DALLAS — Its tall trees and shade make it feel several degrees cooler than the city street above it. But if you look closely at the litter on the ground and clothes hanging in trees, it's obvious the big city is not far.
"Right over here is where the man exposed himself to me," said Elizabeth Hurst, a Dallas resident and avid cyclist who rides 30 to 40 miles a day.
She was walking on the Cottonwood Trail, which she used to frequent. Cottonwood is a 3.5-mile paved path near LBJ Freeway and North Central Expressway which links to White Rock Creek Trail.
The exposing incident happened in May. Months before that, Hurst said she saw a man passed out and injured.
"His skull was crushed on the pavement; he'd been drinking too much and must have fallen. Blood was everywhere," she said. "I've seen them shooting up drugs, smoking pot."
Hurst has been on a crusade to help the city clean Cottonwood. She's been e-mailing and calling the city for "at least two years" she said.
Within about two minutes of the beginning of our conversation with Hurst, a homeless woman who said her name was "Crystal" appeared and defended her right to live on the trail.
"Where [are] we supposed to sleep if we're homeless?" she asked. "Anybody can be homeless. Just because you got a job today, don't mean you got a job tomorrow."
Crystal claimed she has a job, but doesn't get enough hours to make ends meet.
As Crystal walked away, Hurst conceded the situation is sad for everyone.
"They need help... they need help," she said. "My concern is that I want the trail to be safe for everybody — for the homeless and those of us who use the trail for exercise."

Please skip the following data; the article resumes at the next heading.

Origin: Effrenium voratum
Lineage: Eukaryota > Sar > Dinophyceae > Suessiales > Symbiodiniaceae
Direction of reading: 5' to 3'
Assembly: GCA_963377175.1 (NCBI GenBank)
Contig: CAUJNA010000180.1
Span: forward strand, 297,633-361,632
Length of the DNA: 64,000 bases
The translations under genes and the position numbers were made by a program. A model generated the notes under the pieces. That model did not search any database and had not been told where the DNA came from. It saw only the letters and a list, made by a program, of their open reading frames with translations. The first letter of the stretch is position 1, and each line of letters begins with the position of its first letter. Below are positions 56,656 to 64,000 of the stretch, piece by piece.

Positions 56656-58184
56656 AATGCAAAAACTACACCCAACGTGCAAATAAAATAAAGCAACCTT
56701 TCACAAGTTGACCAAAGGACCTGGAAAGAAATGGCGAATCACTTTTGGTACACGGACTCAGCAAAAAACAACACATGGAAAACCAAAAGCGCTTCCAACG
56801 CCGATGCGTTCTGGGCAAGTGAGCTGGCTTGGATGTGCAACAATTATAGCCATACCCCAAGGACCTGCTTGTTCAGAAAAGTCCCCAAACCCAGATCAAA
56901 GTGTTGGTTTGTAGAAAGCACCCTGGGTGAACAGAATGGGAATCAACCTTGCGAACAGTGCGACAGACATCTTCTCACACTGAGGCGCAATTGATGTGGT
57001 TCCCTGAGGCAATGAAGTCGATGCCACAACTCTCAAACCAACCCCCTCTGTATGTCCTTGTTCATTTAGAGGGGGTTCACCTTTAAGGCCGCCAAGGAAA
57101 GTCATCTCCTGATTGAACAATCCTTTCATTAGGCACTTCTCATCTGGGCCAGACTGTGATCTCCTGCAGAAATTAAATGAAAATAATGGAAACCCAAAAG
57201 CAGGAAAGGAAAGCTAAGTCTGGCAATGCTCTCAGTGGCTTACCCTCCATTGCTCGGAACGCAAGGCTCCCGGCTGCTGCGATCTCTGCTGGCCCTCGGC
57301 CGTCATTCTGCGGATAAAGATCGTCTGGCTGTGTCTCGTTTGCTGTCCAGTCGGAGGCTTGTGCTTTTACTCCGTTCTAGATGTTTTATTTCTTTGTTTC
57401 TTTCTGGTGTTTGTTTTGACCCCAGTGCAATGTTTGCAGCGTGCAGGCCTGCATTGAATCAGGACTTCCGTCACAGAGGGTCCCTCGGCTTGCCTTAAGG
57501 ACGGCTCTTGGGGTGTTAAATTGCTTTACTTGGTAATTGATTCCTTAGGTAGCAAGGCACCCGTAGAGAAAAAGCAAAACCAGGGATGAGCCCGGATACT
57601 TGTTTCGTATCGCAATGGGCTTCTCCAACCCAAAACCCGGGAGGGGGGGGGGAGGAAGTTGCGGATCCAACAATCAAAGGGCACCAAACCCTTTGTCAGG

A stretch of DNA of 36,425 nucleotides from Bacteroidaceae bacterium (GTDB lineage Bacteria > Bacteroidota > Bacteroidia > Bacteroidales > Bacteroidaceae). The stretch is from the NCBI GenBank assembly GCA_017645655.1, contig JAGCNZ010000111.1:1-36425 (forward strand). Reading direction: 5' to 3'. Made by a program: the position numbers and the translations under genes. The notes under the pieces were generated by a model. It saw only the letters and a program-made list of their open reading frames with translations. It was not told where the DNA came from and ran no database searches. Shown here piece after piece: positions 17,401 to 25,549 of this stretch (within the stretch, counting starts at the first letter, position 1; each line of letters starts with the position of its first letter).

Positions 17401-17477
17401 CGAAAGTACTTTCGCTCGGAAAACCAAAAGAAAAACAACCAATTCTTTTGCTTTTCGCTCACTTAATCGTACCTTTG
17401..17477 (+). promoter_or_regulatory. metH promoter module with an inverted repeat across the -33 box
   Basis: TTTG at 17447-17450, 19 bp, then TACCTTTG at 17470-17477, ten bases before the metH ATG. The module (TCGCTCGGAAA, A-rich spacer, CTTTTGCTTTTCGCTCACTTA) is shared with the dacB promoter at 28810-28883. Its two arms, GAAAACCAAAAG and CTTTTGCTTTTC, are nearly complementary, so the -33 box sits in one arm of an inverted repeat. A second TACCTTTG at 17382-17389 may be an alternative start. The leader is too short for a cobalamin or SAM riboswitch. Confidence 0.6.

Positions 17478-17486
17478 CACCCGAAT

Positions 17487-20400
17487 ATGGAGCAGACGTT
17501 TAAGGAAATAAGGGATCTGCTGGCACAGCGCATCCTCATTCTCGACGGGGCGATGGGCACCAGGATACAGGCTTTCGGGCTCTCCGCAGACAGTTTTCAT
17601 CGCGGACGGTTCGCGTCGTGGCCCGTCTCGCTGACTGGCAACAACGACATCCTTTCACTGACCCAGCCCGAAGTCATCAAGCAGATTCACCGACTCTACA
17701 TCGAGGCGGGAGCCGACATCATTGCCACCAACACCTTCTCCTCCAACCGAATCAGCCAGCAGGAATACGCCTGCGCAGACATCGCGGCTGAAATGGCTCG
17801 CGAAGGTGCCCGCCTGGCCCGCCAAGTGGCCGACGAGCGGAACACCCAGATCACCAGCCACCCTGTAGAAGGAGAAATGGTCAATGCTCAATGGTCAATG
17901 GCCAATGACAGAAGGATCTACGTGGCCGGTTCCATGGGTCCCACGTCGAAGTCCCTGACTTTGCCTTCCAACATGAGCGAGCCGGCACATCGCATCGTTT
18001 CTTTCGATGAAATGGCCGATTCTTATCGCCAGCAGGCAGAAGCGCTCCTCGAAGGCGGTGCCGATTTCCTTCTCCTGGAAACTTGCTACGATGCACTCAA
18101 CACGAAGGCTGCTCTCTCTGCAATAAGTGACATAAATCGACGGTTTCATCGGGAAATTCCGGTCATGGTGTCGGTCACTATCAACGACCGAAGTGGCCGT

Hurst pointed out the area where she often sees needles scattered on the ground. She described the lengths she's gone to to find a solution.
"I've called my City Council person, who put me in touch with local police," Hurst said. She has talked with and exchanged e-mails with a detective in the Northeast Patrol division countless times, she said.
She's also tried to get in touch with the Park Department and the Texas Alcoholic Beverage Commission, h oping that they could pressure a neighborhood convenience store to sell less alcohol to some of the people who cause the problems.
"I've had police tell me not to go on the trail. I've had the TABC tell me not to go on the trail. And I think that's not the right resolution to this problem," Hurst said.
The trail runs under Forest Lane, and almost hidden beneath the bridge's support beams, a man who simply goes by "Mechanic" has his home.
He sleeps on a small concrete beam. He's fashioned a bed out of sheets and he has a small pillow.
He's a mechanic and a carpenter who struggles to find work. On days he does get hired and paid, he'll rent a room somewhere. On other days, he comes to his bridge, and said he says he's seen a frightening change.
"I've been in this spot here off and on for five or six years, long before this trail was thought of," Mechanic said. "And within the last year to year-and-a-half, people have started gravitating here, and they're obnoxious."
Dallas police have cleared out the homeless camps on the Cottonwood Trail at least eight times this year alone, and crisis counselors have come through to help, too.
Crystal was here when police came through.
"They came, they took my stuff, they cleaned me out one time," she said.
But as Hurst points out, the homeless will return. "She has nowhere to go, so she just comes back to where she knows as her home," Hurst said.
Hurst has reluctantly taken the advice of police and friends and has stopped biking on the Cottonwood Trail. But she isn't happy about it. She said she'd rather help fix the problem than just ignore it.
"We need to work all together to get this resolved," she said.